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I remember once sitting around the table with my faculty advisory committee. The committee consisted of four teachers from different grade levels and disciplines within the school and was designed to offer me feedback on various programs and change initiatives as well as be my ears on the ground.

At one point the conversation moved to hand written thank you notes that I had penned for each staff member over the summer and left for them on the first day of teacher meetings. The text was largely the same for each note, with one unique line for every staff member that highlighted a personal quality. It read: “I really appreciate the way that you…” and would focus on something like a teacher’s passion, creativity, contribution to the team, etc. One committee member commented on how much the note that she received meant to her. She had posted it on the wall above her desk and looked at it often for inspiration.

It is not a secret that job satisfaction in this country is not where it should be. A 2014 Conference Board report says that the majority of Americans (52.3%) are unhappy at work. What makes our workers happiest? The CB report says that “interest in work” provides satisfaction to 59% of the workplace. Even more fulfilling was “people at work,” which 60.6% said they liked. Similarly, an expansive study by Boston Consulting Group found that the No. 1 factor for employee happiness on the job is getting appreciated for work. (There are many other factors that contribute to workplace happiness, such as strong alignment between skills, passion and job description, as well as fair, if not robust, compensation.)

The question for me is this: If interpersonal relationships and the expression of appreciation are so important to employees, why aren’t leaders spending more time doing it (as evidenced by the high rate of employment-related unhappiness)? It would appear that the following factors and mindsets are to blame:

  1. It takes too much time. Leaders are busy people with many responsibilities. Their days are filled with meetings, tasks to complete, and employees to oversee and evaluate. There simply isn’t the time to share praise and appreciation, particularly to craft words that are sincere and personal.

  2. I really need to get to know my people. It’s really hard to express such feelings to people that you don’t know all that well, particularly on a personal level. Getting to know people takes time, effort, and a genuine desire to connect with others. Easier said than done.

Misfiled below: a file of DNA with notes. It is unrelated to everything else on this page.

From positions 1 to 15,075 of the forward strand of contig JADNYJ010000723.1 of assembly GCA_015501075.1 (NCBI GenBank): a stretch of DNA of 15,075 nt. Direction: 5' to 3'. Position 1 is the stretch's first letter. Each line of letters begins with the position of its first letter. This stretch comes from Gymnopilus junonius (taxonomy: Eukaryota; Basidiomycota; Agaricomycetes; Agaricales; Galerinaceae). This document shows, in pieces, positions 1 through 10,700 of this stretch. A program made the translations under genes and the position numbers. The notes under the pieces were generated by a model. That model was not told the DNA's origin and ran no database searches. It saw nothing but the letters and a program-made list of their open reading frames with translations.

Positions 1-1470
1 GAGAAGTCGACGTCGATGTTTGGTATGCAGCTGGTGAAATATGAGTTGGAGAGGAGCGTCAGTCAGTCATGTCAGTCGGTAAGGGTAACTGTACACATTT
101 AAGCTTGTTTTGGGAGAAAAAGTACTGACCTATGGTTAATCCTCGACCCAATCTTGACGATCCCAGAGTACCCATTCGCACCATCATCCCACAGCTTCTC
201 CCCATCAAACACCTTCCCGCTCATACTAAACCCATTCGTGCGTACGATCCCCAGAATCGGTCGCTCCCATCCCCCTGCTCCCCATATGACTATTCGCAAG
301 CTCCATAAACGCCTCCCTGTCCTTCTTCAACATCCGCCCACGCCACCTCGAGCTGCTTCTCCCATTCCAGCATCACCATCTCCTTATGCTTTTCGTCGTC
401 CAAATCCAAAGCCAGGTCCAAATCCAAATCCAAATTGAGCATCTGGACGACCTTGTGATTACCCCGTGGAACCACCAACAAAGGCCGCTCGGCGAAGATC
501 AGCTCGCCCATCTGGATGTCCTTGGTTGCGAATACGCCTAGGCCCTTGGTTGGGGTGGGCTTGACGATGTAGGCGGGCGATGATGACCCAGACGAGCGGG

3. If I praise one person, I need to do so for everyone else. So often, we get stuck in the mindset of equality leadership, meaning to say that if we demonstrate approval of one employee we must do so for all. We fear that it may come across as preferential treatment to only acknowledge some of our colleagues. And, as we noted above, who has the time to praise ‘em all?

  4. I don’t need it, why should they? Leaders are typically hard working folks who earned their posts in part because of their deep levels of commitment and self-motivation. They think that their people should be similarly motivated, and that praise and other external influences are to be avoided.

  5. I don’t want to create smugness and complacency. Perhaps some leaders worry that excessive praise will lead to slacking and other adverse effects. People who think that they are succeeding often take their foot off of the gas pedal, and fail to achieve to previous levels.

  6. Is it really such a big deal? While research clearly demonstrates the connection between recognition and job satisfaction, it may not be clear that satisfaction at the workplace really matters. Who cares if they’re happy, so long as the work gets done?

Without question, such thinking is both narrow and counterproductive. Logic dictates that satisfied, appreciated employees make for happy, productive workplaces. They are likelier to be engaged in their work, to convey positivity to others, and to remain focused and determined when things get tough, because they know that their efforts aren’t going unnoticed or appreciated. They will also likely stick around when other opportunities present themselves, cutting down on recruitment and training costs, not to mention the impact of losing a key player in the middle of an important project.

And, to those leaders who think that they did not ever need some support and appreciation to get the job done, I ask how much more they could have achieved with more fuel to fire their engines.

The implication for leaders is that appreciation has to be expressed, even if it means taking from something else or delegating some current responsibilities. Donald Peterson, former chairman of Ford Motor Co., said the most important 10 minutes of his day were spent boosting the people around him. He understood that his people needed to be stroked, and used a few minutes each day to get his employees charged up for success.

So take the time to get to know everyone well. This way you can offer targeted, meaningful, personal feedback to everyone in your employ. If you do not oversee someone, ask their supervisor about their performance and special qualities. And then find ways to express them. Orally is good. In writing is even better, because they can show it off and refer back during tough moments. Don’t worry about smugness or complacency. Continue to set goals with them and hold them accountable. That will keep the honest, focused and growth-oriented.

Mark Twain famously said that he could go for two months on one strong compliment. If Twain, with all of his success, notoriety, and acclaim, was so dependent on others’ opinions, think about how much your well-delivered and considerate comments can do for the people who you are paying to help you grow and advance your business.

This post was first published on SmartBlogs on Leadership.

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